The U.S. Department of Energy (DOE), in partnership with Lawrence Livermore National Laboratory (LLNL), announced nearly $1.2 million for four new projects to support American steel and aluminum manufacturers in improving energy efficiency, increasing productivity, and accelerating manufacturing innovation.
The funding announced today will provide advanced computing capabilities to improve manufacturing processes and resolve key manufacturing challenges through the use of High Performance Computing (HPC). These projects were selected from the sixth solicitation for the High Performance Computing for Manufacturing (HPC4Mfg) program.
The HPC4Mfg program, supported by DOE’s Advanced Manufacturing Office, facilitates technical support from national laboratories, including access to supercomputing capabilities, high-end modeling and simulation software, and subject matter experts. From detailed atomic-level simulations to massive cosmological studies, researchers use HPC to solve science and technology challenges inaccessible by other experimental methods.
Selected projects will be awarded up to $300,000. Participating companies are required to contribute in-kind funds of at least 20% of DOE’s funding for the project.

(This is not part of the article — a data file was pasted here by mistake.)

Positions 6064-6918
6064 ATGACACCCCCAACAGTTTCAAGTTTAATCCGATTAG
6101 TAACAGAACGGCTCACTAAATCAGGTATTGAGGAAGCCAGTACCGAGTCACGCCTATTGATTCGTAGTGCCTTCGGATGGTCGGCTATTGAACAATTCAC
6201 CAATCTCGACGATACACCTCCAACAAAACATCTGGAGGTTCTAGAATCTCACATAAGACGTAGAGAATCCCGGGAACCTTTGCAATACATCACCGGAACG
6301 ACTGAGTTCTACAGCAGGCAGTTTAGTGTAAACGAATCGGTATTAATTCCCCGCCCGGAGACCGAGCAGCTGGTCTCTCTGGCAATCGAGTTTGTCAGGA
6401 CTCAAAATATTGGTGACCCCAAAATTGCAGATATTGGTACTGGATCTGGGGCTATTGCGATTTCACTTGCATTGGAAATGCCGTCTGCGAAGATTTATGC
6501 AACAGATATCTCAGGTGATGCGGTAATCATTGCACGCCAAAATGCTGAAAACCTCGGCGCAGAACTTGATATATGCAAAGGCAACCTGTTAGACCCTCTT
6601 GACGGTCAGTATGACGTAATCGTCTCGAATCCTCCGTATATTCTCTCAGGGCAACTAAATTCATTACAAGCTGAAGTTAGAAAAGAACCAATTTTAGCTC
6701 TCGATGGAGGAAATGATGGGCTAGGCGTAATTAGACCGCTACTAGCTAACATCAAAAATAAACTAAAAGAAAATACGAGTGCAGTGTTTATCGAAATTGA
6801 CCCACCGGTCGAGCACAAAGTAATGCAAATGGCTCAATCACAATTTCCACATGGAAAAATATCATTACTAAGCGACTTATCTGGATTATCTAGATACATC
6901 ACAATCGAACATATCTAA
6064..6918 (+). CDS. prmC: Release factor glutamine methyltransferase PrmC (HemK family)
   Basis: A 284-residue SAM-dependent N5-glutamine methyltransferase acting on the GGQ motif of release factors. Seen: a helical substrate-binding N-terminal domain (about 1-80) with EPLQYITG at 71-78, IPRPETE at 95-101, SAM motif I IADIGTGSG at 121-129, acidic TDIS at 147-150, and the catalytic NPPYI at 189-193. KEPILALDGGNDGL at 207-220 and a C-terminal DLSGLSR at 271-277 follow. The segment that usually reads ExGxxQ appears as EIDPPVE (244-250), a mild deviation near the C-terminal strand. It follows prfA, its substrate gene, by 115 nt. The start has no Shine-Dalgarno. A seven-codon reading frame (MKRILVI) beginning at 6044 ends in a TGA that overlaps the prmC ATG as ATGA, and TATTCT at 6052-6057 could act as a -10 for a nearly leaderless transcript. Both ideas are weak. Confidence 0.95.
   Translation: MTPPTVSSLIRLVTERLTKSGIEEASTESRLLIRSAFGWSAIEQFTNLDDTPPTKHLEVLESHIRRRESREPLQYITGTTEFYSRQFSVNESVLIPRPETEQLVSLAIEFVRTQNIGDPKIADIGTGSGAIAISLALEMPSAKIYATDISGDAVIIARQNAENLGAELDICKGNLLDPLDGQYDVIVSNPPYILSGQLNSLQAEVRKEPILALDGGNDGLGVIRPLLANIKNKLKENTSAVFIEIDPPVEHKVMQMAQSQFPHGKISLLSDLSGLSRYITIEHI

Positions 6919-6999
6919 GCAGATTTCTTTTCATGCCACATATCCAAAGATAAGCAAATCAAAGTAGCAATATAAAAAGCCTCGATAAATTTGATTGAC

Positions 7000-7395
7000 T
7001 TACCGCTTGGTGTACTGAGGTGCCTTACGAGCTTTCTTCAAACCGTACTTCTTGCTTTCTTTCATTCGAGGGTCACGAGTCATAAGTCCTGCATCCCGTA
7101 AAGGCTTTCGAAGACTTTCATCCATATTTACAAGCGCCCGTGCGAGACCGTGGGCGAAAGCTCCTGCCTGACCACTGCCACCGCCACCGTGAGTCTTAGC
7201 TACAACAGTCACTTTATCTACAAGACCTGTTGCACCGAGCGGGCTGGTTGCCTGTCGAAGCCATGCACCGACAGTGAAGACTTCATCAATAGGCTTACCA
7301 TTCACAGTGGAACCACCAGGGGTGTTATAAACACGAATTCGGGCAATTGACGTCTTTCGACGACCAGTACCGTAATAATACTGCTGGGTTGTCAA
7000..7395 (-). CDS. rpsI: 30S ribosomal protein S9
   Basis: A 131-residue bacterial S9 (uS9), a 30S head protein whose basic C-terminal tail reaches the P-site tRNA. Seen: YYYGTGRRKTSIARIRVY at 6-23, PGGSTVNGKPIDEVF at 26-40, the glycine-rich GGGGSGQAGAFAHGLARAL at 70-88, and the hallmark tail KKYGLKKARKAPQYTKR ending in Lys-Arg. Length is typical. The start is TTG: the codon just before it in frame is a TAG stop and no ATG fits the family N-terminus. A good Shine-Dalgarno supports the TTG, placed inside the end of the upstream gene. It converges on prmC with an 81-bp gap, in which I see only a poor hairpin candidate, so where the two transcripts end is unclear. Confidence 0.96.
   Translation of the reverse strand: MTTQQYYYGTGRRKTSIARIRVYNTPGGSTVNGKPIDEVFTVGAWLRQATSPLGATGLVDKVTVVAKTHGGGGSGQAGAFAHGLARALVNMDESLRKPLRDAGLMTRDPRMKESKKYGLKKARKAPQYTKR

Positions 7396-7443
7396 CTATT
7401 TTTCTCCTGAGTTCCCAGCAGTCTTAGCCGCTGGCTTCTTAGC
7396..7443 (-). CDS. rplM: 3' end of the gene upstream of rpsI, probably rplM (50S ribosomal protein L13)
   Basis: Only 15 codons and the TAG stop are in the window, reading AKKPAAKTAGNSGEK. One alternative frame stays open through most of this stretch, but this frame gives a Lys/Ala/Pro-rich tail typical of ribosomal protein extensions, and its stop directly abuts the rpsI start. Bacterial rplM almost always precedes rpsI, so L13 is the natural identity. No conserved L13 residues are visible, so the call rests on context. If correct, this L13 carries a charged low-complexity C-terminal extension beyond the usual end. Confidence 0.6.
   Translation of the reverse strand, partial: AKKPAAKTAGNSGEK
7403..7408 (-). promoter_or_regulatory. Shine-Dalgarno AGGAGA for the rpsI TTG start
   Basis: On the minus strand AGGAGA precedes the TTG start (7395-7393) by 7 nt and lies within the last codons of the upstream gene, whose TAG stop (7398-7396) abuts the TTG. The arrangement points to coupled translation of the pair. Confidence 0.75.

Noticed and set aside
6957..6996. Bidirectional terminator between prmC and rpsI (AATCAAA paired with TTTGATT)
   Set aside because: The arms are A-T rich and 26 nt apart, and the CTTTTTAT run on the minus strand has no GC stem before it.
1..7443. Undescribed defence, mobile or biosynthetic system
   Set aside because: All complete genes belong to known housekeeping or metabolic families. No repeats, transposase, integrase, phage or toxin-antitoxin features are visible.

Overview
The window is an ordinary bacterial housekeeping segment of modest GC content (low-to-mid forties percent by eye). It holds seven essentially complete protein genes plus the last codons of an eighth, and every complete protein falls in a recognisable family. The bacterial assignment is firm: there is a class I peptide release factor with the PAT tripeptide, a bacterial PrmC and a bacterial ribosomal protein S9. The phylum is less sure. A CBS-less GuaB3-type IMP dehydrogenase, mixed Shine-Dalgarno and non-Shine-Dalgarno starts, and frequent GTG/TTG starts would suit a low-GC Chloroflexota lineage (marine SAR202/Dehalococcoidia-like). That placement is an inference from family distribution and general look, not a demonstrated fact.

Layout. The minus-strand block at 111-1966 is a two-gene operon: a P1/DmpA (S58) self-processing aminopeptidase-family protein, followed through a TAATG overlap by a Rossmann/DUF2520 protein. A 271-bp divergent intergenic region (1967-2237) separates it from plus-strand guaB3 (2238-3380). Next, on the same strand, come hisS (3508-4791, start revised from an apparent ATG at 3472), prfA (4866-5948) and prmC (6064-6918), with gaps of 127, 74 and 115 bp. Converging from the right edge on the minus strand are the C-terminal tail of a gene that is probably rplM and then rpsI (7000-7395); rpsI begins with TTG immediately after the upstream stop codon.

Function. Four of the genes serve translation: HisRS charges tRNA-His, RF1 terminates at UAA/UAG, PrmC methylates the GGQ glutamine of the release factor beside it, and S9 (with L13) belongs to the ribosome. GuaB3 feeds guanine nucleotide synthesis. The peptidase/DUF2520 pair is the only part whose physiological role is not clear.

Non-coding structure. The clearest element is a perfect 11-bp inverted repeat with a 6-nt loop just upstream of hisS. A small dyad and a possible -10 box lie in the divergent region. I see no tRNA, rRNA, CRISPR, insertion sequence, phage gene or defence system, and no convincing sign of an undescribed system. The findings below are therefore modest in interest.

The following companies were selected for awards:
- Alcoa (New Kensington, Pennsylvania) - This project will use HPC simulations to understand and optimize the performance of Alcoa’s new advanced smelting cell to make aluminum from ore.
- AK Steel (Dearborn, Michigan) - This project will use HPC simulations for real time modeling of hot-strip mill rolling to improve process operation.
- ArcelorMittal (East Chicago, Indiana) - This project will use modeling and machine learning to enable the production of cleaner, higher-quality continuously cast steel slabs.
- US Steel (Mumhall, Pennsylvania) - This project will use physics-based modeling to improve predictions of the behavior of steel during hot-strip mill rolling for better quality.
The HPC4Mfg program is managed by Lawrence Livermore National Laboratory, with support from Oak Ridge National Laboratory and Lawrence Berkeley National Laboratory, and has supported more than 40 projects and provided more than $16 million for these public-private partnerships. Additionally, the National Renewable Energy Laboratory and Argonne National Laboratory provide computing cycles to support this program.
The Advanced Manufacturing Office (AMO) supports early-stage research to advance innovation in U.S. manufacturing and promote American economic growth and energy security.